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SOA - Integration Industry Pulse

Beth Gold-Bernstein

IDEs for SOA

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Mashups and composite applications, new types of Web 2.0 applications enabled by SOA, are inspiring a new breed of development environments (IDEs). These new tools accelerate the implementation time by reducing coding and simplifying deployment.

Skyway Software’s visual workplace is the example of one such tool. Skyway takes the approach of interactive prototyping to capture business requirements in a model that then generates the solution.

Skyway Builder is used to prototype, design and build applications. It shortens the development cycle by using iterative rapid prototyping. The model can generate AJAX code, to enable the design, generation and deployment of interactive composite web applications. Skyway Director then generates and deloys the application. The Skyway solution enables non-Java developers to easily build composite applications. To learn more about the recent Skyway release, tune into Gian Trotta’s First Look Podcast.

I also recently spoke with Corizon which takes a different approach to building mashups. Corizon creates what it calls UI services. These services reside in Corizon’s runtime environment called Composer. Essentially this crates a UI abstraction layer which offers the flexibility and agility of not having the UI specifically tied to the underlying service. This enables developers closest to the business problem to create the UI and IT to control and maintain the back end services.

The Corizon Platform includes a studio for extracting and building UIs and a runtime for deploying them. While the architectural concept behind the product provides agility (does anyone remember multi-tier client server) usually there is a tradeoff between agility and scalability. Corizon assets that their runtime is highly scalable and can support hundreds of users going against multiple back end services.

Both Skyway and Corizon focus on a new breed of interactive SOA applications. While the business drivers of providing an IDE that will accelerate deployment of applications and enable non-java programmers, those closer to the business with a better understanding of the requirements, to create these new types of Web 2.0 applications. But they take very different approaches.

Check them out and let me know what you think. What would your dream mashup IDE do?

1 Comment

Beyond an SOA IDE: end-to-end optimization of mashup delivery

Definitely there is an increasing need and fit for mashup platforms inside corporate IT. At OutSystems (www.outsystems.com), we have been tracking the way our customers have been building, deploying and large portfolios of mashups inside corporations for 5.5 years. I thought we might share some of our findings over the years and the challenges we have had to face as we upgrade our product.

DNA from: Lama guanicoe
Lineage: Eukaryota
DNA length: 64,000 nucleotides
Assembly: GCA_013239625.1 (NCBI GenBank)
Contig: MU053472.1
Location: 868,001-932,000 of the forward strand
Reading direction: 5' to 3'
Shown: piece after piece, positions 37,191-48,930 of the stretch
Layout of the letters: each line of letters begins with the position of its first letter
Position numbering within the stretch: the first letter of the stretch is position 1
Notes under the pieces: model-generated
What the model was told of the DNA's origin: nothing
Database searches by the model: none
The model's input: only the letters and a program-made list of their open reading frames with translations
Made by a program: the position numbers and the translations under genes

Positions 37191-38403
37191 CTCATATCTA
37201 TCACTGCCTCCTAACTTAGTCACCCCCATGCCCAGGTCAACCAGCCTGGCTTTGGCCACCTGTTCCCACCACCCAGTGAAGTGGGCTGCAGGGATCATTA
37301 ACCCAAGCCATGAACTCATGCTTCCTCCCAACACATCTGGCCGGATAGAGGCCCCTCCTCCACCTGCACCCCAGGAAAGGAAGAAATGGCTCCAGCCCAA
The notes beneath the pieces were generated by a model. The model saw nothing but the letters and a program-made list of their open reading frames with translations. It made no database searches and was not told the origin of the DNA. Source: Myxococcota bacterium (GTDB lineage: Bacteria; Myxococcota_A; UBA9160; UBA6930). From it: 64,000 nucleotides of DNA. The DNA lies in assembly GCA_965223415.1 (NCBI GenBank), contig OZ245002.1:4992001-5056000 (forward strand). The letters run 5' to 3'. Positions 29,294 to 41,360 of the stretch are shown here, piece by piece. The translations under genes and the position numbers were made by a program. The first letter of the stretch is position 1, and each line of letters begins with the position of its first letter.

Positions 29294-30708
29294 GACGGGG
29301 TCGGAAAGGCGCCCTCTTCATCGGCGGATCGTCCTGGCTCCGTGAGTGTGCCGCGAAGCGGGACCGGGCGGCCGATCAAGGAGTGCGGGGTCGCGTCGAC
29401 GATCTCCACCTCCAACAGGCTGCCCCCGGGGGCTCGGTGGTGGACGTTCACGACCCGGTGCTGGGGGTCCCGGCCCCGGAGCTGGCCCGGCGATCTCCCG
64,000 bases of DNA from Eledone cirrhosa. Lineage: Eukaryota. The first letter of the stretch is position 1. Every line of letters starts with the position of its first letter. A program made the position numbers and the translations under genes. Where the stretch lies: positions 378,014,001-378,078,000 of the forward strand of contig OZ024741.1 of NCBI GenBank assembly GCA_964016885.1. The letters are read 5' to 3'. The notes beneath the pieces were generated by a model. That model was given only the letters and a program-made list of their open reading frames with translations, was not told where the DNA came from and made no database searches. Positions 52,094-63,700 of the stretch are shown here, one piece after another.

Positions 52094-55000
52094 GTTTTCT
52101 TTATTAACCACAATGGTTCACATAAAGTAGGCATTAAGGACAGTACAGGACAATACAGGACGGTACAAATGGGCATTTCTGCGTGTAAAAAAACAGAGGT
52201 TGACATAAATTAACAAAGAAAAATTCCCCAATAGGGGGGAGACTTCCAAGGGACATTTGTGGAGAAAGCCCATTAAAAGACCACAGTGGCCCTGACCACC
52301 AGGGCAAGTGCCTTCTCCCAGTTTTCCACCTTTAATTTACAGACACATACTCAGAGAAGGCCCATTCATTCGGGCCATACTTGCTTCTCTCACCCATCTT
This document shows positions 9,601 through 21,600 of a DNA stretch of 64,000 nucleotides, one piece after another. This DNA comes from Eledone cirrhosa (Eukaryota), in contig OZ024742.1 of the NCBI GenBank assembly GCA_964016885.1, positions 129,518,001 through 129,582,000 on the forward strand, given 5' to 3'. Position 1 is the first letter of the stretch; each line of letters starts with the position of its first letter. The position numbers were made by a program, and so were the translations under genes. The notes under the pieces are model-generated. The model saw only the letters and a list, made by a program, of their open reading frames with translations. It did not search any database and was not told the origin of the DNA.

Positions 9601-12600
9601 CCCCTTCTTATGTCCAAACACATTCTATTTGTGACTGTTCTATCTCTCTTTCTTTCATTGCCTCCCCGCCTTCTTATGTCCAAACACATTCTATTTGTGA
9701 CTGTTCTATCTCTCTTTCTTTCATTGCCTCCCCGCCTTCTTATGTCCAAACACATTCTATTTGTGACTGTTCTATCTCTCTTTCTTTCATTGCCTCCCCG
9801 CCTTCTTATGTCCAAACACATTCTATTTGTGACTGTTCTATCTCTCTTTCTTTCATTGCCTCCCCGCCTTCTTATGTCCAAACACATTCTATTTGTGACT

From our experience, the key aspects of a successful mashup platform are:

• Accelerate Application Creation with Integrated Visual Modeling – The SOA IDE must include all tools to build complete applications around services, including: user interface navigation modeling, business process modeling, web services exposure/consumption, business rule modeling and persistent database modeling;
• Automate Application Deployment – Deploying and running applications defined as visual models must be an easy, error-free and fully automated activity;
• Enable Rapid Modification and Easy Adaptation to Business Changes – It must be easy to modify the components of an application, and then it must also be easy to apply and reflect those changes to all dependable components and re-deploy them. e.g. when changing the interface of a Web Service, it must be easy to reflect those changes to the related end-user interface components or business process flows;
• Foster End-user Innovation with Drag’n’Drop Composition at the UI level – It must be easy to compose the user interface content in front of a business user and it must be feasible to test it with real data;
• Managed, Controlled and Collaborative – As SOA becomes mainstream inside organizations, a lot of collaboration and control is required to enable the required degree of flexibility and agility. All aspects of traditional application development that go beyond the development tools must be integrated in the Application Delivery process. Those include, at least: integrating a services repository for future reuse; a version control sub-system; tools for reviewing and merging differences among visual models; and distributed (cross-service) debugging tools;
• Non-proprietary, Standard and Scalable – Productivity and SOA-enablement often come at a price. Since ever, when the mashups are initially built as “edge applications? our customers have required the use of standard runtime technologies (like .NET and Java), openness of generated code and attention to scalability issues. At the end, the applications are expected to perform as well as if they were written by a skilled java programmer.

I guess the list above comes close to what our customers have been telling us of what a dream mashup platform should be!

Best regards,
Carlos Alves
OutSystems (www.outsystems.com)

Industry trends and vendor spotlights from Beth Gold-Bernstein.

Beth Gold-Bernstein

Beth Gold-Bernstein is a recognized expert in integration technologies and SOA with over 20 years experience View more


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